Check Please! Satire Roundup (June 2004)
If the Internet were to have a motto, it would surely be "caveat lector" -- let the reader beware. Yet time and again, in the interests of posting headlines quickly, scooping rivals, or simple carelessness, mainstream media outlets fail to remember this important lesson and report satirical news stories as fact.
Periodically, Check, Please! takes a look at some of the more egregious lapses in judgment perpetrated by mainstream media outlets which ought to know better. We assign ratings (one to five stars) based on level of exposure gained, how careful the news outlet in question usually is, and the plausibility of the story.
If you know of a web-based satire or parody that has been reported as news by a serious news provider, let us know. Please note that for consideration stories must be:
- Material originating on a satire or parody website, with a reasonably accessible disclaimer available on the site; and
- Reprinted by a human editor (i.e., automatic link aggregators don't count).
Media that fell for it
The Hoosier Gazette, "Purdue signs wrong Jason Smith to basketball letter of intent." Reprinted in the San Diego Tribune (Later retraction and discussion here). **** With the website only five weeks old when this story was picked up, it is perhaps not surprising that the Hoosier Gazette was able to sneak under the radar of sports journalists. But the story -- and then the exposure of the story -- made headlines around the country.
The Bentinel, "Howard Stern Retaliates: Refuses To Watch Clear Channel Stations."Quoted by Kiran Chetry on FOX News. (AVI of newscast here). *** FOX is not known for its accuracy in reporting, but this is a national television network after all. The story is not that outrageous, but the reporter ought to have checked her facts.
Inside Edition anchor Deborah Norville.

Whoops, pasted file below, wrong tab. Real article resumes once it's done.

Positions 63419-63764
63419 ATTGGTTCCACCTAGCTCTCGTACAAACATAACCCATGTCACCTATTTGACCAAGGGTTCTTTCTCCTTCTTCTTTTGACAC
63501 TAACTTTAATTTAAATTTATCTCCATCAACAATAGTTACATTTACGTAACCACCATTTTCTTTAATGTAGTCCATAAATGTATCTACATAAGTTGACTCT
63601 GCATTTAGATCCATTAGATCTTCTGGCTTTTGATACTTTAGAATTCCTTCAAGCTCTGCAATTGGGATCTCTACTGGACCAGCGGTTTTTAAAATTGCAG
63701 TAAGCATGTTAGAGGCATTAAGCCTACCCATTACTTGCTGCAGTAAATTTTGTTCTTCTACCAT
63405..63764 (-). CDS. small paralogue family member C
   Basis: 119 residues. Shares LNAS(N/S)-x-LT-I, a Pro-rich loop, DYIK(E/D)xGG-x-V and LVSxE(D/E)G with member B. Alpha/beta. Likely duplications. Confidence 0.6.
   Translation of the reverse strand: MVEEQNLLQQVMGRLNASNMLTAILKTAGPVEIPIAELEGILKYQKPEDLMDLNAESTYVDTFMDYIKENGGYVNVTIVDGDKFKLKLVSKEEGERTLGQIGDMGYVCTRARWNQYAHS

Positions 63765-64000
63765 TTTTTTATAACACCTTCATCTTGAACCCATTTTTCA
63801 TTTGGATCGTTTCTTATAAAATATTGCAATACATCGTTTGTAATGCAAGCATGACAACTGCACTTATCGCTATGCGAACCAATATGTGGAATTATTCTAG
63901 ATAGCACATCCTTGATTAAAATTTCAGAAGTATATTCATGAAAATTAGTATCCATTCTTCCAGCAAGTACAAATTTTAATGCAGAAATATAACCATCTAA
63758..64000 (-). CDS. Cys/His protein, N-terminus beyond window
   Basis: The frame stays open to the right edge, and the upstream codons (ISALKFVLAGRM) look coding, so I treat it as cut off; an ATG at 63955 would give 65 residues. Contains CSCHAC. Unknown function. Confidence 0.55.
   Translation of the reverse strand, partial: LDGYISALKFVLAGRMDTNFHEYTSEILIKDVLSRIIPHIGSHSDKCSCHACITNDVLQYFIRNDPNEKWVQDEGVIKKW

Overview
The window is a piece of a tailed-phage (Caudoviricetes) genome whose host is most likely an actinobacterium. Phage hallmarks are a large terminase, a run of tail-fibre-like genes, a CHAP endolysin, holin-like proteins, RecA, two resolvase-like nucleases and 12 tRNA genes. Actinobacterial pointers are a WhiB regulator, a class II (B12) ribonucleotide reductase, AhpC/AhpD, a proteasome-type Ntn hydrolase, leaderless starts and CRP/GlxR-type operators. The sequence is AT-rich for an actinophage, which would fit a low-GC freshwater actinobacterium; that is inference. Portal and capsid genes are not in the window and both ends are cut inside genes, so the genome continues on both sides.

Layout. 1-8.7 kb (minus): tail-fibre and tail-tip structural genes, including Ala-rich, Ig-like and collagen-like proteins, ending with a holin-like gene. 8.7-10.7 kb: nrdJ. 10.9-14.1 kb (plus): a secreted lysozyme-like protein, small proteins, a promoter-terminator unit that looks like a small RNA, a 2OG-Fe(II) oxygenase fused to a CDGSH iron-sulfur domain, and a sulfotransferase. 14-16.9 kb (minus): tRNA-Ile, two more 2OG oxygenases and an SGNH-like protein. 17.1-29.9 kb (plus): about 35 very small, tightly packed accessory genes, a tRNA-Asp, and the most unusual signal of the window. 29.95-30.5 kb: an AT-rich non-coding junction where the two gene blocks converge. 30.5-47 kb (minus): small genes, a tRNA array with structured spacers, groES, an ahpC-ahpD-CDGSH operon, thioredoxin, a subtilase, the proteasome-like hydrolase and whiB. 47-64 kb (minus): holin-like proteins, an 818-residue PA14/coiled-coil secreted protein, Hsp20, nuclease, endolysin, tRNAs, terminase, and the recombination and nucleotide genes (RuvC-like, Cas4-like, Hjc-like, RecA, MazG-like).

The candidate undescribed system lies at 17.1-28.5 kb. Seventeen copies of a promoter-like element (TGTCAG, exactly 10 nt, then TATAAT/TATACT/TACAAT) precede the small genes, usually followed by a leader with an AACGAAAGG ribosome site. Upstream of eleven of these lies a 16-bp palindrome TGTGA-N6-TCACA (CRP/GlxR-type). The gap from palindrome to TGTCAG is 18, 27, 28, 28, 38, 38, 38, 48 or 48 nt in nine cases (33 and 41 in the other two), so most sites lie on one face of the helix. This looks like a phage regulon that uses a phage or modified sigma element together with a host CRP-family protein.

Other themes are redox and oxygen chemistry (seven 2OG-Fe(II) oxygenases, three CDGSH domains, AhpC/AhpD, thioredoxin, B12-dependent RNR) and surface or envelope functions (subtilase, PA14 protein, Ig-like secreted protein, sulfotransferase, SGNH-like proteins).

The Onion, "Study: 58 Percent Of U.S. Exercise Televised," (full article available by subscription access only). Quoted by Deborah Norville on MSNBC (article excerpt and segment transcript here). ***** The Onion is far and away the best known online satire site, and Deborah Norville is a leading national media figure. At her salary, thereπs no way this should have slipped through. She later claimed she was "in on the joke." Sorry, but it doesn't look that way.
The Watley Review, "DNA Study Finds Chihuahuas Aren't Dogs." Printed in the Oslo paper Verdens Gang (article describing the error here). *** VG's failure to spot this spoof could have been due to a language issue, but it was not alone in swallowing this seeming confirmation of a longstanding urban legend: Dozens of radio stations reported this "factoid" when it was posted in late May. Believers persisted despite the story's allegation that Yorkshire Terriers were bred from pigeons.
The Spoof, "John Kerry names Johnny Depp as Running Mate." Reprinted in the PakTribune (story later pulled offline, original link goes to index). *** This story is not remotely plausible, and the name of the site is "The Spoof" for crying out loud. This can only be chalked up to a cultural gap -- someone both failed to understand the word "spoof" and who Johnny Depp is. To the PakTribune's credit, the article was yanked before long.